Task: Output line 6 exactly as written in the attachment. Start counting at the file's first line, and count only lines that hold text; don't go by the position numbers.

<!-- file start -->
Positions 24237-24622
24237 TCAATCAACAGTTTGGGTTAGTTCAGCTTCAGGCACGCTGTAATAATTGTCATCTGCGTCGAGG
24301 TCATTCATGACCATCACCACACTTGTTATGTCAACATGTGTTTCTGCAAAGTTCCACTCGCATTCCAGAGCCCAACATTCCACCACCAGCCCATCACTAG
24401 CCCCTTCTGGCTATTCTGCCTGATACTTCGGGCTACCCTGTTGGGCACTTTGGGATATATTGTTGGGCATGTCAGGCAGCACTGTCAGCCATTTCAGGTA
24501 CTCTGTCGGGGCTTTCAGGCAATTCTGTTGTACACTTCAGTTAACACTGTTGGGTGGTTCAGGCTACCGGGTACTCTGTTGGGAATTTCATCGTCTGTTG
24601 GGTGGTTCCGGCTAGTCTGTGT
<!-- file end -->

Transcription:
24601 GGTGGTTCCGGCTAGTCTGTGT